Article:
Thursday, February 22, 2007

Remember that you are dust....

In my religious tradition, yesterday was a big day - Ash Wednesday, marking the beginning of Lent. For most people, the emphasis on Ash Wednesday is on repentance. But the day is also meant to be a time for meditating on our mortality. I know that for me, this is certainly a large part of the force of the day. As the minister who puts the ashes on people's heads, it is a strange and difficult (and intimate) thing to say to each of them as I do it, "Remember that you are dust, and to dust you shall return." In more high church traditions, I think people generally say, "Amen." Being Baptists, and not so accustomed to the tradition of the ashes, our folks generally say, "Thank you." I stand up there and tell people they are going to die - and they thank me.

Me? I don't feel so thankful. Perhaps I am a morbid sort, more preoccupied with thoughts of my own mortality than I should be. It started when I was about six years old, and I first realized that my parents would die some day; my sadness over the brutal fact of death has remained with me. Having children has made that sadness all the more acute.

What does this have to do with the Seven Things Project? Startlingly, a lot. I think that one of the reasons I cling to my stuff with such ferocity is that on some subconscious level I think I can hang onto life - all the lost life behind me, all the time already gone. The baby clothes that belonged to my sweet boys? Maybe if I keep the clothes the boys will be fat little babies again some day. The shoes my mother gave me that were hers before she became paralyzed and no longer could wear them (since her feet have swelled to a much larger size), but that have never fit me? Perhaps if I keep them she will walk again some day. The answering machine I have not used or needed for six years, but that has a single message still on it, from my grandmother (who died five years ago), from July 2000, on the event of my engagement, calling to say she wished us "a world of happiness"? Maybe if I hang on to that recording, she will somehow come back.

Irrational, all of it, I know this. Re-reading my words right now, I see it makes no sense at all. There is no going back. Time always races inexorably to the future. Hanging on to bits of the past does not change that, and cannot. I am dust, all of this is dust, and my holding on to so much stuff does not change those facts, it only props up my own illusions.

This is very close to the heart of the issue of stuff for me, or maybe it is the heart. Death, grief, time. Stuff is my defense.

Is getting rid of seven things a week (or thereabouts) changing anything for me? I don't know. For now I guess it's mostly just forcing me to confront my own illusions, and to deal more squarely with my grief over things that cannot be changed.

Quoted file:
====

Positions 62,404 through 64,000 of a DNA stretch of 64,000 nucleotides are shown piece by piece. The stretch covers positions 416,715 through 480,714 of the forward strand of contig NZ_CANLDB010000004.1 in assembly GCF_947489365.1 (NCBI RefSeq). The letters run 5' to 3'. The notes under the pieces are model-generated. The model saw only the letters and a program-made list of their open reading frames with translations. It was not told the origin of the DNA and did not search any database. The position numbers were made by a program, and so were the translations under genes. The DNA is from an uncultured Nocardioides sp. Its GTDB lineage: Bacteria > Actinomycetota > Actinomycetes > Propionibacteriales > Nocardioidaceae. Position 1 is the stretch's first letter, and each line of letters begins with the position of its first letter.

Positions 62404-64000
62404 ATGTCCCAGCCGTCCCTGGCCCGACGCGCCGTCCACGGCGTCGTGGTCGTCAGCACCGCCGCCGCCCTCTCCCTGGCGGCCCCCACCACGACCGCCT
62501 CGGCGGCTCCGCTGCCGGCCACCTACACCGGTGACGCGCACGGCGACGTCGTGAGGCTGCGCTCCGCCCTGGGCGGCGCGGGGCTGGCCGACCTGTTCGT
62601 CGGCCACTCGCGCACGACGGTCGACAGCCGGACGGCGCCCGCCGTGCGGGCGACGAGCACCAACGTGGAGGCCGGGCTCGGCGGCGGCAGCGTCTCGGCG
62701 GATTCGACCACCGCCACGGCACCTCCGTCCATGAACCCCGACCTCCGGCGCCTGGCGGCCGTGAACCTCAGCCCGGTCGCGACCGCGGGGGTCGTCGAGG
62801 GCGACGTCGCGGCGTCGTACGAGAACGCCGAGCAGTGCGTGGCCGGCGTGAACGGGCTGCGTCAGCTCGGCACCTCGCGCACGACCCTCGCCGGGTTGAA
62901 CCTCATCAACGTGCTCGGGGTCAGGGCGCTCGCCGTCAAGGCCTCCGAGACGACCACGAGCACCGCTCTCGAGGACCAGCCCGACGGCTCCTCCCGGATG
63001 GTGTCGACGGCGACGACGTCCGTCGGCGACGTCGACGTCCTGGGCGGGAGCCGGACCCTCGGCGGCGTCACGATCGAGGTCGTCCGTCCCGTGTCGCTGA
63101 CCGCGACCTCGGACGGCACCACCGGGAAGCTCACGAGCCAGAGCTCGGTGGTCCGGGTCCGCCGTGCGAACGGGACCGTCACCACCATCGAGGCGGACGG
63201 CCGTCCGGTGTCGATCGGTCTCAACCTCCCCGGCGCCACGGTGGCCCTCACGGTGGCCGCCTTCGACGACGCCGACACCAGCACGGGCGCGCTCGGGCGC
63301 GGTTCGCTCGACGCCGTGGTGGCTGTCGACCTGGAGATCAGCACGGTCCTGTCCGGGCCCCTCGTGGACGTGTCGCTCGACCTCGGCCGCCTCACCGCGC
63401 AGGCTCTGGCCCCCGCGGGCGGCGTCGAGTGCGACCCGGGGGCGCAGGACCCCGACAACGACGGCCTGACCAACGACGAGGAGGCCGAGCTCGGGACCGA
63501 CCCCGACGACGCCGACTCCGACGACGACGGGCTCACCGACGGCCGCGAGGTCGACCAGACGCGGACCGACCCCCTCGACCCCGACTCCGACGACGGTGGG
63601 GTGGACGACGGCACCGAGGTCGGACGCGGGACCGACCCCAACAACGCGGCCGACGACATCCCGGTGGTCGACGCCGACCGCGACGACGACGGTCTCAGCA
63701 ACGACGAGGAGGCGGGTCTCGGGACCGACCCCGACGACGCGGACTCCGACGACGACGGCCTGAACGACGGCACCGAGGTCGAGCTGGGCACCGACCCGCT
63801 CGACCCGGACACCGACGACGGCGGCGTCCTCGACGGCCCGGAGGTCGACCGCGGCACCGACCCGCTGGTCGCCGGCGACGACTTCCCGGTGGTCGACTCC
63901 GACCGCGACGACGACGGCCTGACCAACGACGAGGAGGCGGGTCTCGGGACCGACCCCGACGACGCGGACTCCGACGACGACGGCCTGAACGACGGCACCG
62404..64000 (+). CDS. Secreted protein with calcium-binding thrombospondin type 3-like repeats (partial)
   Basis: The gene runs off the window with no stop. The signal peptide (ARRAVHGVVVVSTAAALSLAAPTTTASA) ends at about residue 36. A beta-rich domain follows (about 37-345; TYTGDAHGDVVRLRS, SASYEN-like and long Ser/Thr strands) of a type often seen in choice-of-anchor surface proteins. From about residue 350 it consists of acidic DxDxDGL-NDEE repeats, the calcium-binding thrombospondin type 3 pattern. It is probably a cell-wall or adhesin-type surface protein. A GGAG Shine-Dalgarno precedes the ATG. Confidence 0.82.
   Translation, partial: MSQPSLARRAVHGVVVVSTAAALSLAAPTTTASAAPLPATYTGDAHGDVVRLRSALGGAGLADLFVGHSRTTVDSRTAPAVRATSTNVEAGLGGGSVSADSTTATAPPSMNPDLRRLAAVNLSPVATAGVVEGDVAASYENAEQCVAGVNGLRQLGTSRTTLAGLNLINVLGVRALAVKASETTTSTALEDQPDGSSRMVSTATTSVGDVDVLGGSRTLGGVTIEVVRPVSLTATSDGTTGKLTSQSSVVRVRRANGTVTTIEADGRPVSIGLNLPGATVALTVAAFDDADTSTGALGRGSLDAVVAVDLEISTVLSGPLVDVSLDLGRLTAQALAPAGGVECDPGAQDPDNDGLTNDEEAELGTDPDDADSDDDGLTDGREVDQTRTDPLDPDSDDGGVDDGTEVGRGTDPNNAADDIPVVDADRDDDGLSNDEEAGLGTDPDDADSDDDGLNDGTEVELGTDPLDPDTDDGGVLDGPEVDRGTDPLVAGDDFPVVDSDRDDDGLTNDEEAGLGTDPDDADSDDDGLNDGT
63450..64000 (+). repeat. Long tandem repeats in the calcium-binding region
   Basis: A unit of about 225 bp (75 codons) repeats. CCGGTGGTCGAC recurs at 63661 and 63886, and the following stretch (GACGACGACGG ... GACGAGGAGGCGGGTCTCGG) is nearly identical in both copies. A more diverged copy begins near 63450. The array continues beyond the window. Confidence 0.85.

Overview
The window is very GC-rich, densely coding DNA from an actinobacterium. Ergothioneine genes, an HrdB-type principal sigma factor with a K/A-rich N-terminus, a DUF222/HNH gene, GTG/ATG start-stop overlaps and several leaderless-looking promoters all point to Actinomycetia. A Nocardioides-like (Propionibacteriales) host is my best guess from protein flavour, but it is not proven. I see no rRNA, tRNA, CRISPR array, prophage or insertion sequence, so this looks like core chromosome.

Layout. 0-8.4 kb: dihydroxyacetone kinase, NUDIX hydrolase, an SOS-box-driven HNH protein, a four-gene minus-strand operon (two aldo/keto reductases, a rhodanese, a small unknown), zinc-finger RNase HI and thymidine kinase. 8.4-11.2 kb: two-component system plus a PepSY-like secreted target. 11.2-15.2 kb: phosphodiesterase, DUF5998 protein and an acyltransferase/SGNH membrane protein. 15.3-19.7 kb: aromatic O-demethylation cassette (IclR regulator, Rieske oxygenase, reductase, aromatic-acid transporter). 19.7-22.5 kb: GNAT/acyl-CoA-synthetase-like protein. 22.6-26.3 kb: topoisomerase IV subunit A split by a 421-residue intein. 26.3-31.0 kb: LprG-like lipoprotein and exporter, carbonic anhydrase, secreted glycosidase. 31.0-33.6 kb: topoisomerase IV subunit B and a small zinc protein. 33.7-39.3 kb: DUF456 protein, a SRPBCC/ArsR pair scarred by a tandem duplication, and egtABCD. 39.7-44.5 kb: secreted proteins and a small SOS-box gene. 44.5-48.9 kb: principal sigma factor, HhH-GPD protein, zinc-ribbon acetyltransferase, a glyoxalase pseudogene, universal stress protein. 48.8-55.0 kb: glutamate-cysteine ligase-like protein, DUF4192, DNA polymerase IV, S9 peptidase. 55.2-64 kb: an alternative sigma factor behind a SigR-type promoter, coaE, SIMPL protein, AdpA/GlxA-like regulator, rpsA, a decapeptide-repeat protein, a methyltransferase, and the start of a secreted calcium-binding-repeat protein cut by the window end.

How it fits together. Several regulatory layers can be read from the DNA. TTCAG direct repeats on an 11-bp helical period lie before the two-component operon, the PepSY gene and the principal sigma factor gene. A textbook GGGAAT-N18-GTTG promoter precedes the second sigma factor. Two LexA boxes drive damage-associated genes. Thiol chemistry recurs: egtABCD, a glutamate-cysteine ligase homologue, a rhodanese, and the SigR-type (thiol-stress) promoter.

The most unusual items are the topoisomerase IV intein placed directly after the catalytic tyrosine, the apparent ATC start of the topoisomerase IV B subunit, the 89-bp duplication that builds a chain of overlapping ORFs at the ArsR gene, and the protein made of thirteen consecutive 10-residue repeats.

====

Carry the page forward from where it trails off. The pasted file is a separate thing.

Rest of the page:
All of this feels rather intimate and vulnerable and raw to be putting out into cyberspace. But this little project of mine was never meant to be just a random series of Saturday Sevens - it was intended to be an experiment and an exploration, a true grappling with what is going on with me and my things. And the stuff I've written here tonight - it's a true grappling, for sure.

5 Comments:

Anonymous Anonymous said...

I know that its hard to let go of some things in the past. Treasuring the memories for me is hanging onto a few of the baby clothes that my girls grew out of, photos, handkerchief and jewelry of my recently passed grandmother, etc. I choose to tuck these few items away for safe keeping, so, I could have something to hang onto.

3:51 PM  
Blogger Liz said...

What a beautiful meditation.

I find your blog very inspiring, thank you.

6:36 AM  
Blogger TheAmpuT said...

Thank you so very much for sharing your reflections.

I spent all of last year performing in a dancetheater production that had much to do with death and impermanance. Meanwhile, I had been purging unneccessaries from my home, too. Yet I still have some 20 pairs of shoes that I'll never wear again(because I became an amputee 3 years ago), yet I can't seem to part with them.

Sometimes I think life is just a series of "little deaths." Although I'm growing to understand the fleeting nature of all things, I have not considerred the link between "the events" and "the stuff." Thank you so much for you thoughts.

12:59 PM  
Anonymous Anonymous said...

Oh, wow, that is so powerful and I needed to read that today. I think you have hit the core of it, the reason we hang on to it all.

7:13 PM  
Blogger analisa_roche said...

Yes. I treat my stuff the way I treat food. I am a member of OA. I have somehow been trained to think that there can never be *enough* - enough things, enough food, enough...love? I catch myself thinking the same way you do - if I eat more now, maybe I won't get hungry later. If I hold onto my stuff, maybe I won't ever *need* anything again. It just doesn't work that way, does it?

2:55 PM  

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